• The Egyptian Muslim Brotherhood: Islamist Participation in a Closing Political Environment

    By scaling back its political engagement to focus on a traditional religious, educational, and social agenda, the Egyptian Muslim Brotherhood is leaving behind an even greater lack of political competition in the country.

  • A Nation on the Brink

    Al-Qaeda is not the only factor threatening Yemen’s stability. Water shortages, collapsing oil supplies, war, refugees, pirates, and poverty all put the country at risk of becoming a failed state.

  • Egypt's Political Future

    President Mubarak has neither a vice president nor an established successor, and his increasing health problems are causing many Egyptians to fear that his illness or death could create a power vacuum that would threaten the stability of Egypt and the entire region.

  • Iraqi Elections Show America's Wrong Ideas about Democracy's Power

    Iraq’s upcoming parliamentary election will not bring about any decisive changes. Elections do not cause significant power shifts; they can only reflect the power shifts that have already taken place.

  • The Election Campaign

    Iraq’s election campaign is marked by the usual mixture of unrealistic promises, verbal attacks against competitors, and attempts by parties to appropriate symbols that do not properly belong to any one faction, as well as, more worryingly, the certainty voiced by all alliances that the elections will be marred by fraud.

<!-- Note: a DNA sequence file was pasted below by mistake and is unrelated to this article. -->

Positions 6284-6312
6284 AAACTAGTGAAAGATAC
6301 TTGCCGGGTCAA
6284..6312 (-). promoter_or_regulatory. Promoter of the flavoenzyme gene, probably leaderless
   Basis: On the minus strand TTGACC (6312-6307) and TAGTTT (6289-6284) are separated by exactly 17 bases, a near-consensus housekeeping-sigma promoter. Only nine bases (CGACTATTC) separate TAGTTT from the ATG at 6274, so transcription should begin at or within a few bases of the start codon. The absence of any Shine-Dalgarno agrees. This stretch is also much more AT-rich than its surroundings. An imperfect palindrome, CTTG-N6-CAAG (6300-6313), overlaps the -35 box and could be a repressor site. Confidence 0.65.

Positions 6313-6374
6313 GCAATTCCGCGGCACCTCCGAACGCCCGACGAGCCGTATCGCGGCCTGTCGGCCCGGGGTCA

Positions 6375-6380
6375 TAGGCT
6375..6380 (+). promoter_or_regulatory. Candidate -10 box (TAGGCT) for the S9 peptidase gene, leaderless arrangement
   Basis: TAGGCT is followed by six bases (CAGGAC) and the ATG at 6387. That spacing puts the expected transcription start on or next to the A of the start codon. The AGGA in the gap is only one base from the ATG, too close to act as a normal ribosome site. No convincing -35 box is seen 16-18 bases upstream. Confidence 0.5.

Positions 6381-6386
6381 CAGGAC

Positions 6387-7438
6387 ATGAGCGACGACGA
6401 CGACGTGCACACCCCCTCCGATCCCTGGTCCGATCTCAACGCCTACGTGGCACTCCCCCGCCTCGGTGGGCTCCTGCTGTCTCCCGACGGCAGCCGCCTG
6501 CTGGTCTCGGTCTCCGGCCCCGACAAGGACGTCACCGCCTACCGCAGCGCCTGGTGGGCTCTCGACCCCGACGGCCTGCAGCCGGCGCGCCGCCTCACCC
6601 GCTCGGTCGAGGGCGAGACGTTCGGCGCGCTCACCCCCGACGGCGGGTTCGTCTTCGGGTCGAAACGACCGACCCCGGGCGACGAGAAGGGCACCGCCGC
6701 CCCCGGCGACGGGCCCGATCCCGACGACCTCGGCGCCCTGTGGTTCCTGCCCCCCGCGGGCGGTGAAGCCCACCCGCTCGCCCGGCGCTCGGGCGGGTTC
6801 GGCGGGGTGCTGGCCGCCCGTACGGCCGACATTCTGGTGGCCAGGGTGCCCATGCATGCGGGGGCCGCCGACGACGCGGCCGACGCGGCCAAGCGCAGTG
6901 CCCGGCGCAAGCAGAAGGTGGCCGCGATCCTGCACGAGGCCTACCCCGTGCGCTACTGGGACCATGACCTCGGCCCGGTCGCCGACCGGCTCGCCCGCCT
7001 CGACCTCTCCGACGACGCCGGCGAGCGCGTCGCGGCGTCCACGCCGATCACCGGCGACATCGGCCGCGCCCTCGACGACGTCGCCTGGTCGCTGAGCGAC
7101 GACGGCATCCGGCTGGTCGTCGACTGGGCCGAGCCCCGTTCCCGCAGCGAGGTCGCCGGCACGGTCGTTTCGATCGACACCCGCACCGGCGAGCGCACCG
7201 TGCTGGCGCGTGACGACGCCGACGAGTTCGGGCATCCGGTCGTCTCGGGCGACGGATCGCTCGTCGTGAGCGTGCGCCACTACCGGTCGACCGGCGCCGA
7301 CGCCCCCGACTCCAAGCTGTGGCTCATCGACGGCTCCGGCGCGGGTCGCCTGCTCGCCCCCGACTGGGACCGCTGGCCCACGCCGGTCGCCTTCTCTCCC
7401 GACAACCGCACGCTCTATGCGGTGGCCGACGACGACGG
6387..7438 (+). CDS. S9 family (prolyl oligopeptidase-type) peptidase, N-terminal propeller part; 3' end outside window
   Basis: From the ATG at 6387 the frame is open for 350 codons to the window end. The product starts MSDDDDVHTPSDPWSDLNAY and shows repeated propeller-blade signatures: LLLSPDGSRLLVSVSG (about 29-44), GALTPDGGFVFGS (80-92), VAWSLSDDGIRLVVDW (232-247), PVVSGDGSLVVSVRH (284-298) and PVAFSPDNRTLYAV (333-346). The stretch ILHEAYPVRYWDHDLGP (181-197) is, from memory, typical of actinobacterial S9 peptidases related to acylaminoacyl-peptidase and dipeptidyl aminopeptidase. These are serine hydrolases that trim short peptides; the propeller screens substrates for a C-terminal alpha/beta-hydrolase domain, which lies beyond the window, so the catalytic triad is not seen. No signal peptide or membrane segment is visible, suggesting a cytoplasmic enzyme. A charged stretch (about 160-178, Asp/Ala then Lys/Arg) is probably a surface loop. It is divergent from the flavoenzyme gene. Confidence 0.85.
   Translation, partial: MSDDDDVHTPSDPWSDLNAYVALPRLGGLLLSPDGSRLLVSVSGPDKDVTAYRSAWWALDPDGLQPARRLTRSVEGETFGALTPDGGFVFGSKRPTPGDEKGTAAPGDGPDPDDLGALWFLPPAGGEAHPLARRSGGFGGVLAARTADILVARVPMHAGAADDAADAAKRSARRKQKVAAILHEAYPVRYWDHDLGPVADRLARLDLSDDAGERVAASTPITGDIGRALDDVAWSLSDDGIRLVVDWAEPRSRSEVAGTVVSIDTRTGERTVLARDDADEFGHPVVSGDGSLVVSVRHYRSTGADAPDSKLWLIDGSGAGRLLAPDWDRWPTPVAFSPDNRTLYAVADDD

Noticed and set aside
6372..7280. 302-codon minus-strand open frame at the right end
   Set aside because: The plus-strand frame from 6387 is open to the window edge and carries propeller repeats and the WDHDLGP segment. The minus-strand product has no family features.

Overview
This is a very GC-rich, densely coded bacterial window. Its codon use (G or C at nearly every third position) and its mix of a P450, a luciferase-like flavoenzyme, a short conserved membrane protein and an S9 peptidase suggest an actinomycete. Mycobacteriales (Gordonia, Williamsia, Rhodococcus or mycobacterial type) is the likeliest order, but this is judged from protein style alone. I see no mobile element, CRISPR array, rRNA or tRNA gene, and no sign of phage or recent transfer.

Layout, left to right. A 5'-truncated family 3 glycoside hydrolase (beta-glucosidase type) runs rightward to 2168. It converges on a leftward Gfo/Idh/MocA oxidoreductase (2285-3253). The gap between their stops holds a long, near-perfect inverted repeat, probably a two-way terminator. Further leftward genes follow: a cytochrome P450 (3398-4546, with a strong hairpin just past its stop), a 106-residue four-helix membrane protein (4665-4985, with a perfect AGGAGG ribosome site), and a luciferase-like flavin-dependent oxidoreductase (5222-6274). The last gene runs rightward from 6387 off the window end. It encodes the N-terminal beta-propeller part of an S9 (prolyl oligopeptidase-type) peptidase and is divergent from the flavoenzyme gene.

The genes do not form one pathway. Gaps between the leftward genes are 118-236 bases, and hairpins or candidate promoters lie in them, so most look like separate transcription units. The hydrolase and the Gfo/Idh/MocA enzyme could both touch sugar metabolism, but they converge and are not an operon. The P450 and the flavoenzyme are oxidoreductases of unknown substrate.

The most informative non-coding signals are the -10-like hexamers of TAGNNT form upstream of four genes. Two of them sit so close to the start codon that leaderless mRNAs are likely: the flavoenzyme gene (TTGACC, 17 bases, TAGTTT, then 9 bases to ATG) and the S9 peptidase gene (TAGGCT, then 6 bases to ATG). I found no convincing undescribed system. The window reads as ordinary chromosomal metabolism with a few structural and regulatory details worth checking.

• Will ElBaradei Run in Egypt's Elections?

    Mohammed ElBaradei, the former head of the International Atomic Energy Association, has injected a new dynamism into the Egyptian political scene, but he is unlikely to be able to mobilize enough people to effect any real change in Egypt.

  • Iraq's Vote—Only the Beginning

    Iraqis head to the polls on Sunday for what is considered a fundamental test of the fledgling democracy. While the results of the parliamentary elections will help determine Iraq’s stability and may influence the drawdown of U.S. forces, the voting is only one step in the country’s political transition.

  • Russia's Policy in the Middle East: Prospects for Consensus and Conflict with the United States